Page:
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GUILLERMO MOLERO, HOST: From the daily Tar Heel, I'm Guillermo Molero.
SIERRA PFEIFER, HOST: And I'm Sierra Pfeifer.
MOLERO: Welcome to Heel Talk—a weekly podcast covering the latest news around UNC and the Chapel Hill area.
PFEIFER: Earth Day was this past Saturday, and the Carrboro Farmers Market, celebrated with Kids’ Seedling Day. Children could take home their own free seedlings with options including sungolds, cherry tomatoes and more. Reporter Sarah Choi has the story.
SARAH CHOI, REPORTER: It was pouring buckets on Saturday … but the torrential downpour didn’t put a damper on Kids’ Seeding Day.
ANNA DOMINKOVICS: About, like 50, 60 people have come by today.
CHOI: That was Anna Dominkovics, a volunteer with Fifth Season Gardening Company in Carrboro. Fifth Season supplied the potting soil for the seedlings. Dominkovics said that it’s important to foster an interest in gardening in kids.
DOMINKOVICS: It's important for kids to kind of learn to appreciate the plants and the earth and kind of give them, like, the tools to learn how to garden.
CHOI: Kyle Heflinger volunteers with the farmers’ market. He said that events like Kids’ Seedling Day provide a sense of community, while giving farmers an opportunity to donate their excess seeds.
KYLE HEFLINGER: They have thank you cards that they fill out to give to the farmers…and it's really cool. I've never seen anything quite like this, and it really ties everyone together in Carrboro.
CHOI: In addition to planting their own seedling, kids could also participate in a community poem activity with the Carrboro Poet Laureate Council. Carrboro Poet Laureate Liza Wolff-Francis said that kids who stopped by to get a seedling could choose from a number of different prompts.
LIZA WOLFF-FRANCIS: We’re asking about seeds, so that they can say ‘the seeds are…’ or ‘the seeds something … I love the Carrboro Farmers Market because … one thing I can do for the Earth is …’ and ‘I love the Earth because …’
CHOI: Wolff-Francis said that the responses will be compiled to make cohesive poems. When I asked the Poet Laureate Council if they had any favorite responses, council member Davis Lensch rose to the challenge.
DAVID LENSCH: We've gotten a lot of donuts. A lot of people have said they loved the Farmers Market because of the donuts. A lot of kids have said that they love the earth because it's why we're here, and that it’s the reason we're not dead. So that was a good response. Very, like, straightforward.
CHOI: I also got good responses from the kids. I asked sisters Layla and Kayla why it was important to plant seeds.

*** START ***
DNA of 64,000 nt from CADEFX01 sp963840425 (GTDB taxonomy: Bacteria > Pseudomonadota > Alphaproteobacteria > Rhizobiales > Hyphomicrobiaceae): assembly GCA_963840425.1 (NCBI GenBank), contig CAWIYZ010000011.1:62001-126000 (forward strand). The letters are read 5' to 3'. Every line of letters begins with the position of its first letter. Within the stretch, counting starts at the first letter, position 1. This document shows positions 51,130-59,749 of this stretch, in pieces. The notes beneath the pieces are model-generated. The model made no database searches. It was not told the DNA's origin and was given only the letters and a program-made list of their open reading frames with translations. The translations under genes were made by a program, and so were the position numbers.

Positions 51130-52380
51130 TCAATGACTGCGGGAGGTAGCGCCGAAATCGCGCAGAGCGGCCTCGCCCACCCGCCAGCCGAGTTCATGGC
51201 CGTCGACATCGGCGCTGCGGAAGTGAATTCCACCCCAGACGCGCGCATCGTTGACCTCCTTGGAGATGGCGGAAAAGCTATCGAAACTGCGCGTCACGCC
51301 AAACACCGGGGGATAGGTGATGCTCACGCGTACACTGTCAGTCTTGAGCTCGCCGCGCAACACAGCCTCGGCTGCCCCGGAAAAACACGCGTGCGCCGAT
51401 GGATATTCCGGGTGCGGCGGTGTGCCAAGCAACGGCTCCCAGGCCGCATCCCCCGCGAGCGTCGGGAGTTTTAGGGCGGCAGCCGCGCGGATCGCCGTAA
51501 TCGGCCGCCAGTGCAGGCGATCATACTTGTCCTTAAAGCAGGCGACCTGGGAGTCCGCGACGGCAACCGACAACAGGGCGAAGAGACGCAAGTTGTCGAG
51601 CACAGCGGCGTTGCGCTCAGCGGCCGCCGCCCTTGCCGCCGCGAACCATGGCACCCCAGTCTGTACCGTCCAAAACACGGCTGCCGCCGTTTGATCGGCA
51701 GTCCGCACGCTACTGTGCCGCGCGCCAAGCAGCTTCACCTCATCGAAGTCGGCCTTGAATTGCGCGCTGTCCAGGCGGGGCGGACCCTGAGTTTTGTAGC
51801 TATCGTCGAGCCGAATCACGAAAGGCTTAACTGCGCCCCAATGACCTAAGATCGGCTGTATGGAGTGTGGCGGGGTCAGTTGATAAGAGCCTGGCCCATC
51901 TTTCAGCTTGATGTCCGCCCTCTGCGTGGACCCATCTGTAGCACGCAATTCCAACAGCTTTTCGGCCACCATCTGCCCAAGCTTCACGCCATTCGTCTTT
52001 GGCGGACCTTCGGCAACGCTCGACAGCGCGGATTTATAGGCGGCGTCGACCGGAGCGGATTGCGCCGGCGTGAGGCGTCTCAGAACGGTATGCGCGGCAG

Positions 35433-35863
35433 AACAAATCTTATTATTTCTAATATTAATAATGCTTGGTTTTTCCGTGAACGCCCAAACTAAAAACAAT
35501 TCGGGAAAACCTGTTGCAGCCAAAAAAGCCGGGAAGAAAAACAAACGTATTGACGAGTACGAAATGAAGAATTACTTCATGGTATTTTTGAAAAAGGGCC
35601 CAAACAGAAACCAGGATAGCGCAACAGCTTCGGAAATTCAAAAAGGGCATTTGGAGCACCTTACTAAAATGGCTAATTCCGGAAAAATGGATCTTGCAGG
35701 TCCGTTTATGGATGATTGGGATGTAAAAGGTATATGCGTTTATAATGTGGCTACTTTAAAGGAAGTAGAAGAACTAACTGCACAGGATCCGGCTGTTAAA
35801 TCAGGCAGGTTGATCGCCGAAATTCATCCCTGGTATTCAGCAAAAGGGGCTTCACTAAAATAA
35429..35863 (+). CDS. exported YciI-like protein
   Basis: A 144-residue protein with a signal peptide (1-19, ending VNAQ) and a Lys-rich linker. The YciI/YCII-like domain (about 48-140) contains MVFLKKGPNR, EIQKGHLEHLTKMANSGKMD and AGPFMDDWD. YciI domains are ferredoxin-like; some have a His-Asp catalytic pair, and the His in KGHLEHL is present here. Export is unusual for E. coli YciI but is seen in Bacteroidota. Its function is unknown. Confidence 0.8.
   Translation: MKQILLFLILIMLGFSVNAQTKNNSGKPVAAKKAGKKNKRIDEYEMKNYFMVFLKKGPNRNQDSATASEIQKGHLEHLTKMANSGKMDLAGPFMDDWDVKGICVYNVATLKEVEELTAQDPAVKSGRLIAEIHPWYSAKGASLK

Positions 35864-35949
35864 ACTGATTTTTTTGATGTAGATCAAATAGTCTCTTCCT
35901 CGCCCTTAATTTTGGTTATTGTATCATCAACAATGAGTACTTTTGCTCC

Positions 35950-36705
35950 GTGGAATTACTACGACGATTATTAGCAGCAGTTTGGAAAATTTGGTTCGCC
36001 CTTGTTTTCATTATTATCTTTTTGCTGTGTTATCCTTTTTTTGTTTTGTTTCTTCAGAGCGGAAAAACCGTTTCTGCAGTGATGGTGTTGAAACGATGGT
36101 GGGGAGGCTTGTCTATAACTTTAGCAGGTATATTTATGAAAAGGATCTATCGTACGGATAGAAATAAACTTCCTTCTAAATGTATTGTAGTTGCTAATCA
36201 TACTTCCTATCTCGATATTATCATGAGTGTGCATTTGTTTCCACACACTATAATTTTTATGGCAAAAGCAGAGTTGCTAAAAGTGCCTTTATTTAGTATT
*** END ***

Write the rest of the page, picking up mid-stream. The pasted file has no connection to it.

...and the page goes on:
LAYLA: I know! Because then you can have more plants in the Earth, and then you can eat more food.
KAYLA: We can also help the Earth by planting more plants.
CHOI: Heflinger said he loves working with kids like Layla and Kayla.
HEFLINGER BITE: It's very satisfying to come out to something like this and have a tangible effect. Have kids come out, pick up seeds, and be actively excited to kind of get their hands dirty a little bit.
CHOI: Carrboro Farmers Market will have similar events in the future, including the Strawberry Jamboree, June in Bloom and Tomato Day. For a full list of upcoming events, go to www.carrborofarmersmarket.com/upcoming-events. In Carrboro, I’m Sarah Choi, reporting.
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MOLERO, HOST: Earlier this month, Mama Dips Kitchen and the land around the restaurant were listed for sale. Coleman Rambo has more.
COLEMAN RAMBO, REPORTER: Mama Dip’s Kitchen is still fully operational, and it will remain that way, according to its owners, until the property is sold. The property was listed for sale after Anita “Spring” Council and her two sisters decided it was time for the restaurant to relocate.
Spring, one of the current owners of Mama Dip’s and daughter of founder Mildred Council, explains her vision of the restaurant’s future and the reasoning behind the plan to relocate.
ANITA “SPRING” COUNCIL: We need to make it so folks can be trained in one particular area. Folks in their lifetime of restaurants you go to now, somebody doing salads, they’re doing salads. If they’re doing desserts, they’re doing desserts. But here at Dip’s you gotta do desserts, fries, salads, everything. So we gotta sorta narrow that focus down.
RAMBO: Spring is focused on maintaining brand reputation and plans to make their restaurant model easily replicable.
COUNCIL: After deciding to sell the property, the next thing went off, we kind of continued to get the brand and everybody agreed to it. And so, with that, so what do we do? So, the best thing is to create a restaurant model that can be easily duplicated.
RAMBO: Betty York, a UNC alumnus, has been a loyal customer at Mama Dip’s since it first opened in 1976. She says she plans to visit their new location when it opens.
BETTY YORK: I mean, it's just old-fashioned country cooking. And that's what it always has been. And I haven't been recently because that husband has been ill. I mean, been here to, to come in and sit at a table. But as far as I know, it's always been the same. They just have fried chicken and chicken and dumplings, biscuits. Apple pie. Just southern country food.
RAMBO: York says the restaurant and its founder have made an impact on the Chapel Hill community.